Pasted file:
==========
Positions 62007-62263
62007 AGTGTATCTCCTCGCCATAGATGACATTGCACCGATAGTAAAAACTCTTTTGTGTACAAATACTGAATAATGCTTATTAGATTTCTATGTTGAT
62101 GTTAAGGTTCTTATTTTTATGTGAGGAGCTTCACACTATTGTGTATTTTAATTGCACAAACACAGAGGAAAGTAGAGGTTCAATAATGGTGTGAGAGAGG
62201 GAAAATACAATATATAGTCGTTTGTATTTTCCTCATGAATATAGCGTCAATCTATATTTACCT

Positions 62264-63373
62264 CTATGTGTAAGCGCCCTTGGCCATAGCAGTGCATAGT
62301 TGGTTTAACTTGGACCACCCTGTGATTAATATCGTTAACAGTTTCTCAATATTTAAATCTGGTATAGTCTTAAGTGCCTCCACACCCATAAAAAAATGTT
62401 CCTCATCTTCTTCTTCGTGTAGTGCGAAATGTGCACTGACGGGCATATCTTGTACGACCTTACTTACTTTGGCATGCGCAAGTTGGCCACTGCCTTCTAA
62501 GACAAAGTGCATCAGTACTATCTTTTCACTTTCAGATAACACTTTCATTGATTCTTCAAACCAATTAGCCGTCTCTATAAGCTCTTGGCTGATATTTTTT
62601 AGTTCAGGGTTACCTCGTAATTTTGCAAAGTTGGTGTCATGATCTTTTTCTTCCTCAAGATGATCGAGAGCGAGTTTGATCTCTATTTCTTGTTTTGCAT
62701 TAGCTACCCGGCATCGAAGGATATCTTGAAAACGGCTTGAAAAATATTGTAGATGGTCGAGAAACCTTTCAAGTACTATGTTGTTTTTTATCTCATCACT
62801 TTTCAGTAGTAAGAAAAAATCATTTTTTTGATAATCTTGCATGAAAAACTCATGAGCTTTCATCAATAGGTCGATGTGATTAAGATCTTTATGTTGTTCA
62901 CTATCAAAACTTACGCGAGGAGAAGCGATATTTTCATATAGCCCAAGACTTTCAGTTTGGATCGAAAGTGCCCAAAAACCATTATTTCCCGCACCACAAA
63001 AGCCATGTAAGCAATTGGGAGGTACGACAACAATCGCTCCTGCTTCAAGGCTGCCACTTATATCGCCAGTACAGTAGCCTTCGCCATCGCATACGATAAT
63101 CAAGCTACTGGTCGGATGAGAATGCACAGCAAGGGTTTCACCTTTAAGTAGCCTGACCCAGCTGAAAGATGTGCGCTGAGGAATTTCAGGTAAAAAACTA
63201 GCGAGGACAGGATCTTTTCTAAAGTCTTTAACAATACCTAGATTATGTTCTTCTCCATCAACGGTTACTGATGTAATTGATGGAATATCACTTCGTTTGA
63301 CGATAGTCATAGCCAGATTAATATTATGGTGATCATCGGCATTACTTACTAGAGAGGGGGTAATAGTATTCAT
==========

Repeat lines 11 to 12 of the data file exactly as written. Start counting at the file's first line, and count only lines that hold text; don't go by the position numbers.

62701 TAGCTACCCGGCATCGAAGGATATCTTGAAAACGGCTTGAAAAATATTGTAGATGGTCGAGAAACCTTTCAAGTACTATGTTGTTTTTTATCTCATCACT
62801 TTTCAGTAGTAAGAAAAAATCATTTTTTTGATAATCTTGCATGAAAAACTCATGAGCTTTCATCAATAGGTCGATGTGATTAAGATCTTTATGTTGTTCA